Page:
Friday, July 20, 2012

Excelerite

I read about this product somewhere online and decided to contact the company - US Rare Earth Minerals.  http://us-rem.com/  They graciously sent me some of their products to test out at The Field Lab.  As soon as some other projects are out of the way, I will set up an Excelerite experiment in the greenhouse.  84,98,68,0,C,0

12 comments:

USRareEarthMinerals said...

We cant wait to see how Excelerite works for you in the Texas desert. Need some more information just let us know. We look forward to talking to everyone.

Just Me said...

I hope you'll make it at least a 3-way test to compare a control group with Excelerite and also with our local bentonite. It's funny to me that we live within 10 miles of two major bentonite mines yet you are bringing the stuff in in fancy packaging for a field lab test.

tffnguy said...

Sounds like a reasonable request to me.

USRareEarthMinerals said...
This comment has been removed by the author.
USRareEarthMinerals said...

Apologize regarding the above post. Hit the submit button before editing. While both Bentonite and Excelerite (name brands of Montmorillonite clay) there are many differences, amount of npk, number of trace minerals, etc.

Dani said...

John - I'm confused. Just me is talking about bentonite - which makes me think of your dam. But - you're going to use it in your greenhouse? What's the connection?

Allen Hare said...

Will be interesting to see the development of these experiments. The stuff looks promising.

USRareEarthMinerals said...

@Dani - There are many different types of Bentonite for many different applications from cat litter to medical laxatives. I believe that the type of bentonite used in gardening is calcium bentonite.

Just Me said...

There's a pretty decent write-up about bentonite and montmorillonite here. Excelerite is a brand name. Bentonite is a more generic term for a smectite clay with a mixture of components, the primary one being Monmorillonite which is a specific crystalline chemical structure. Depending on the environment in which the clay formed, it can include a wide variety of trace elements. As a mineral clay, it is not expected to contain any nitrogen or phosphorous and the amount of potassium is variable. Its physical properties make the smectite clays pretty much interchangable for absorbent uses - like sealing a well head or dam, kitty litter, oil absorbent, wound packing, medical detox, etc. The variations in trace mineral content makes some deposits better than others as a soil amendment. A really pure Monmorillonite would be pretty useless as a soil amendment unless your soil was really low in calcium. The trace elements that are beneficial are considered impurities in the crystal structure of the clay.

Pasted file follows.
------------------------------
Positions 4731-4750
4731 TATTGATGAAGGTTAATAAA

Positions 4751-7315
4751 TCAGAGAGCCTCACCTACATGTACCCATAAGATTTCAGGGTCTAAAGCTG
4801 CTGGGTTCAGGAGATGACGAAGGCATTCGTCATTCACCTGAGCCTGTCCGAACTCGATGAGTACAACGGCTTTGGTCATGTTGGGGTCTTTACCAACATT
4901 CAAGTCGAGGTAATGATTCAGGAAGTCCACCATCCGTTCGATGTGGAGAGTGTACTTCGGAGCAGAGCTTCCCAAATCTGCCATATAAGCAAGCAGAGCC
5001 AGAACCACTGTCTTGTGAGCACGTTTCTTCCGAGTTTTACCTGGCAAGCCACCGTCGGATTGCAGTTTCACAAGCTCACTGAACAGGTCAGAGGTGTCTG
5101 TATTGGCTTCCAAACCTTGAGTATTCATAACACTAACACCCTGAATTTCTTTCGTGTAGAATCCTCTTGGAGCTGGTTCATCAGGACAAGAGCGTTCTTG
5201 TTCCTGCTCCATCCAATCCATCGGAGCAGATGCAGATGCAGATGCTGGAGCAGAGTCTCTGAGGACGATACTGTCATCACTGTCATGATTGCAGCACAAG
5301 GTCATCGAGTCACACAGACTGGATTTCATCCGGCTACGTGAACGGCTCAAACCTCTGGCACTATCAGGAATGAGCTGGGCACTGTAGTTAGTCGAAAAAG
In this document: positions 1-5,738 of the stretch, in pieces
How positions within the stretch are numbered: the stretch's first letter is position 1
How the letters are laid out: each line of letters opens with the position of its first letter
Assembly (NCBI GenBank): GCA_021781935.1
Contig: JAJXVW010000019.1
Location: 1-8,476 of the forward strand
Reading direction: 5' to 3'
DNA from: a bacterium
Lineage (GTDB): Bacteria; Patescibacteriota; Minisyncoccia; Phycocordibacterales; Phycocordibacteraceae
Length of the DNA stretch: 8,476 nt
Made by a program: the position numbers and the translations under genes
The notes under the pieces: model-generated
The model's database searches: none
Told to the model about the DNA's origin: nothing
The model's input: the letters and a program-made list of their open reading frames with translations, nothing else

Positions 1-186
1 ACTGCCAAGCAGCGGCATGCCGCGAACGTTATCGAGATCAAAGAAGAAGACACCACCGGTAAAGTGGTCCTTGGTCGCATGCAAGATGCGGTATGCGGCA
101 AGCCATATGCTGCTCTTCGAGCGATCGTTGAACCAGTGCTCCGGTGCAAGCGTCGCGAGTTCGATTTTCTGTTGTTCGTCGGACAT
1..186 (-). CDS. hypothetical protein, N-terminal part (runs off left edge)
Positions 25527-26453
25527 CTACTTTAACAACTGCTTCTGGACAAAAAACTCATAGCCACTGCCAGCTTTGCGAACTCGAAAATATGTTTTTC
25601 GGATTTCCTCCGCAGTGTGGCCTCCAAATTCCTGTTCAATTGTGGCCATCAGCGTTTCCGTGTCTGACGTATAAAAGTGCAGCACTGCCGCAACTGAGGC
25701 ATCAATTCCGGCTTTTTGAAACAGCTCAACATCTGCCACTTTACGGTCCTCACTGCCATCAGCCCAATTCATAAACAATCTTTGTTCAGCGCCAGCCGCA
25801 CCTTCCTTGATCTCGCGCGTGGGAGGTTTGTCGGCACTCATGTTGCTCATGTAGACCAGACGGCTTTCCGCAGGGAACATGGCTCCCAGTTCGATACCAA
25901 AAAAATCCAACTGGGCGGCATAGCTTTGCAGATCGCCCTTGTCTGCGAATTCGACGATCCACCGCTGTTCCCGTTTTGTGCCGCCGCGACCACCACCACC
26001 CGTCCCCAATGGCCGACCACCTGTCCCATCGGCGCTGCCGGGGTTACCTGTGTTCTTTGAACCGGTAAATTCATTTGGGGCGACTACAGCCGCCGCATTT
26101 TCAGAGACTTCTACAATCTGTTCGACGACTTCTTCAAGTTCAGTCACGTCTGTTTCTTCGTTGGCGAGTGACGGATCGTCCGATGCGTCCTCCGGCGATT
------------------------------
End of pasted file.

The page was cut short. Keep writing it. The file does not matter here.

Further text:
Dani said...

Thanks USREM and JM - all is clear now :)

EXCELERITE said...

I look forward to seeing your results, I know after reading plenty of research documents that all of the scientist refer to the Panaca source which the brand name is Excelerite is the best in the world. Plus what other have are not eatable or approved for animal or Ag as Organic which is also very important. I just know personally that I have seeing first hand that Excelerite is amazing

tffnguy said...

SPAM! I'd never allow this on my blog or web site.